main grades: stock, semicustom, and custom. Stock cabinets are mass-produced in factories in standard sizes, typically in increments of 3 inches, although all sizes may not be available for certain items. Each line comes in a limited number of materials, styles, and options.These are the least expensive option with the quickest delivery time, but usually not the best quality. Fillers are used to fit the cabinets into place. A 12-inch stock oak front cabinet is illustrated at left and others of this series at the top of this page. Semicustom cabinets (Illustrated above in solid birch) may be similar to stock cabinets in quality level or may be significantly better. Since these are made to order, however, the buyer has many more choices for wood species and finishes, laminates, door styles, and storage options and accessories. More cabinet sizes, including special heights and depths, are often available. Like stock cabinets, these are built in 3-inch increments, requiring filler strips for installation. Custom cabinets are made to order by smaller shops for an individual job. Each shop has its own preferred materials, styles, options, and details; but for enough money, most shops will create whatever is requested. With a custom fit, filler blocks are not needed.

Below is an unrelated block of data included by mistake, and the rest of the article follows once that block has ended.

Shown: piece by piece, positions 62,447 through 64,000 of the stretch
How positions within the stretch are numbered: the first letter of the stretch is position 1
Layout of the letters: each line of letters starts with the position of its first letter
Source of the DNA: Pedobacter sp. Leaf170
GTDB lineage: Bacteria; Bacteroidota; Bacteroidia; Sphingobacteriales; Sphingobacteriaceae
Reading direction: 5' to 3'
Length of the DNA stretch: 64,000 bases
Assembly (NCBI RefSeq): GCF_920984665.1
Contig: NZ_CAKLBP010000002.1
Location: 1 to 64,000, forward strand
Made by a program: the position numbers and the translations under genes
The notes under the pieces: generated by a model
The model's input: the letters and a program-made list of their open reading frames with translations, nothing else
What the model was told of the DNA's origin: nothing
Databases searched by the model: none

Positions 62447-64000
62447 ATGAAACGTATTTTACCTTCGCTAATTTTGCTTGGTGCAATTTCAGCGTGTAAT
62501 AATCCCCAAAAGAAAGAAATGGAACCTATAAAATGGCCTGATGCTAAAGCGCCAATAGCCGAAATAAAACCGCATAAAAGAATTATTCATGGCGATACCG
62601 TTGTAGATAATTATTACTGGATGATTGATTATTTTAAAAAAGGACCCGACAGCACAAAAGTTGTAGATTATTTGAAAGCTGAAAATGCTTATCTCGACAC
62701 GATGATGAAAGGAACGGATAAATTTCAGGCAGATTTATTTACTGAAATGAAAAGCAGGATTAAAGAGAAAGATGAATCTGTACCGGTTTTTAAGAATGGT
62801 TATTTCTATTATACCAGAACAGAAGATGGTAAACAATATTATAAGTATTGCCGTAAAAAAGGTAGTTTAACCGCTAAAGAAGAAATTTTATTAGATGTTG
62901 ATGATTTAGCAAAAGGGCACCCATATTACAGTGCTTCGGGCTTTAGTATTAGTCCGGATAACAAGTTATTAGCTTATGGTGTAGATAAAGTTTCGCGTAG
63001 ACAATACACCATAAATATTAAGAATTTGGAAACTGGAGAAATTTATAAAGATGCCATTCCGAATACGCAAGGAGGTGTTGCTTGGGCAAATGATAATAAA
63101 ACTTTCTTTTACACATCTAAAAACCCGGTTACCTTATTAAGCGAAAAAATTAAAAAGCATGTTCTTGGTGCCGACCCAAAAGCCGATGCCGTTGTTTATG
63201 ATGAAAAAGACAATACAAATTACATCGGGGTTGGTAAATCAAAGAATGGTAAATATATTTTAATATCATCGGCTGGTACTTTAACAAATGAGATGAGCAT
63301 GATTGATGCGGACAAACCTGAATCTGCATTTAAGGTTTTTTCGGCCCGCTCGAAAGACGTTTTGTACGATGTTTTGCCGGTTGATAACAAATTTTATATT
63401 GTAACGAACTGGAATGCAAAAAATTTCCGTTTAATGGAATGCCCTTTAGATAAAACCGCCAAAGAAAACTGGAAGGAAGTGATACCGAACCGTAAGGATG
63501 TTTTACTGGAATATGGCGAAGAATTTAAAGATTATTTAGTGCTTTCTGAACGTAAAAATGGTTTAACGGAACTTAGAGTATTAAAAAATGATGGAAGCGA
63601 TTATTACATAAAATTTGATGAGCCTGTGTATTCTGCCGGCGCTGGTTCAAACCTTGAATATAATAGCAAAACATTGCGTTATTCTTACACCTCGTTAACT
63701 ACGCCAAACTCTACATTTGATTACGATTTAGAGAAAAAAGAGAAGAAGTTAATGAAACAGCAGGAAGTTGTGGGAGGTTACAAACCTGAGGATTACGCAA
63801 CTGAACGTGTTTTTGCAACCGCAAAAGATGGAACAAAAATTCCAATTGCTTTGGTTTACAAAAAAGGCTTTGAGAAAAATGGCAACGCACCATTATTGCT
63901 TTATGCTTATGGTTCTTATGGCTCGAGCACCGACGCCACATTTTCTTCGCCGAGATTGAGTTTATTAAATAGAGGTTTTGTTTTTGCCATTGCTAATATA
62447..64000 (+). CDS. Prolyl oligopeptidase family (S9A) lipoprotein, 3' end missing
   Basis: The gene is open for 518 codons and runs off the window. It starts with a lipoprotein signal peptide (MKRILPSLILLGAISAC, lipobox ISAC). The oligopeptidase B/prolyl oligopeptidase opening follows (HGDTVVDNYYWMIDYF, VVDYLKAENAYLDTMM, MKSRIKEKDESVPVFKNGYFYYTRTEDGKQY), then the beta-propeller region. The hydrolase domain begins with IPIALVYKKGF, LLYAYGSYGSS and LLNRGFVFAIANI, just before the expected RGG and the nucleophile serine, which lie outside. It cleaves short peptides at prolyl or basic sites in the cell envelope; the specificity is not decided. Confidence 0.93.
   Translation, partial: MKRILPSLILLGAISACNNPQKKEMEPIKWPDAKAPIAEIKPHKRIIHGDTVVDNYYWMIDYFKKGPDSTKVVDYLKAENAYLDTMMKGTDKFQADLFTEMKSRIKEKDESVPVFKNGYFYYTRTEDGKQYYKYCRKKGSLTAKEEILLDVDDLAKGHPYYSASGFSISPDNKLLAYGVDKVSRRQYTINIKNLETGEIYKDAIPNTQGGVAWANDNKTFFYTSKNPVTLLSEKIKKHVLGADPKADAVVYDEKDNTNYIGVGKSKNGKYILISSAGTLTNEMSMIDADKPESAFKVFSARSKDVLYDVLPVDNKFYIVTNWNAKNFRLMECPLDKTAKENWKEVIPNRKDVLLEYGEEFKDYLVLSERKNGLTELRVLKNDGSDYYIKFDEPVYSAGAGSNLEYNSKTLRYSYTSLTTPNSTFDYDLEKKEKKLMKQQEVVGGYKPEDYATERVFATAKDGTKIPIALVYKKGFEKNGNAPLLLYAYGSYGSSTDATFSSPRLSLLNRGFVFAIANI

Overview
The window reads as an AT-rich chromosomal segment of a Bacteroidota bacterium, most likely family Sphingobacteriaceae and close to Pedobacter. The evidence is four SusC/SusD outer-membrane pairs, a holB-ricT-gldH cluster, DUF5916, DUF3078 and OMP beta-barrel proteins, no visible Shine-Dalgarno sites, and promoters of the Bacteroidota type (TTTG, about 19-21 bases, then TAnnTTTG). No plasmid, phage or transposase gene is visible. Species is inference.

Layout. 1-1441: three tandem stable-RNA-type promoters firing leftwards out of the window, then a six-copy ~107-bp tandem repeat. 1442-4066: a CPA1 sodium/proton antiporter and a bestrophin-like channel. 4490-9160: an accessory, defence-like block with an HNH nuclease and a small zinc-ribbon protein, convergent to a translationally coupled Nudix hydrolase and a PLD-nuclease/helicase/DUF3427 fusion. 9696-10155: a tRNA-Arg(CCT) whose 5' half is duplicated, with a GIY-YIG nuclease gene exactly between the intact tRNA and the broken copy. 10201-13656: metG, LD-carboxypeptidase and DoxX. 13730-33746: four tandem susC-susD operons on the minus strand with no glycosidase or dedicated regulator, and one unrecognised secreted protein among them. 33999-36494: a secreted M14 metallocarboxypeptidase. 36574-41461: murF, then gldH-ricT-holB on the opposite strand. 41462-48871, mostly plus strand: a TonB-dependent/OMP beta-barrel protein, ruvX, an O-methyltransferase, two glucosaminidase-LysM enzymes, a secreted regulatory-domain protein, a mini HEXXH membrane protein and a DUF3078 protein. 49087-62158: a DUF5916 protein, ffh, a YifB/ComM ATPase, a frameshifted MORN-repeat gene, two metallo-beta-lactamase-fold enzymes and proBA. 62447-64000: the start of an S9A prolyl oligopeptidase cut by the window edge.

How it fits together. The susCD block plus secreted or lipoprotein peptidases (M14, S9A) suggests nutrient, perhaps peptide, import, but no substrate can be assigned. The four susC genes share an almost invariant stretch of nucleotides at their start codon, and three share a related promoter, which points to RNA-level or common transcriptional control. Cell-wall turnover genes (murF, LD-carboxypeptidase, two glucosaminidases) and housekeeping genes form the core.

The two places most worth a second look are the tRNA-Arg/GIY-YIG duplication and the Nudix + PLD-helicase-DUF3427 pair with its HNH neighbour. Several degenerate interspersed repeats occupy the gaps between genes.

The main cabinet panel products, typically covered with a wood, melamine, or vinyl veneer, are listed below: Hardboard, sometimes referred to by the brand Masonite®, is made from compressed wood fibers and lignin or phenolic resin. It swells and degrades when wet and is used for drawer bottoms, backs, and bottoms of lower-end cabinets. Particleboard is made from small wood particles that are resin-bonded under pressure and heat. Type I uses urea-formaldehyde resin and Type II uses water resistant phenol-formaldehyde resin. Density classes are L (low), M (medium), and H (high). Better cabinets use medium-density stock (40 to 50 pounds/cu ft). Some also use Type II, which is water-resistant and has little off-gassing of formaldehyde. Also see FORMALDEHYDE GAS HAZARD REDUCTION . Particleboard tends to swell when wet, and it is used widely for cabinet panels, shelves, and doors. Formaldehyde off-gassing may be a concern. Medium-density fiberboard, or MDF, is a high-quality substrate made from fine fibers and urea-formaldehyde resin. It is more stable than plywood, stiffer than particleboard, and less affected by water. Its surface is smoother than particleboard and can be routed, shaped, and painted. MDF is widely used for all cabinet panels and shelves. A 36- to 38-lb/cu ft density is adequate for most applications, although some use 42- to 48-pound material. The high formaldehyde content is a concern to individuals concerned about off-gassing. Plywood is made from thin wood sheets laminated to each other with the grain running at right angles in alternate plies for strength. Interior grades, typically used in cabinets, use urea-formaldehyde resin. Better quality cabinets use plywood for cabinet panels, shelves, and drawer bottoms. Plywood resists water damage.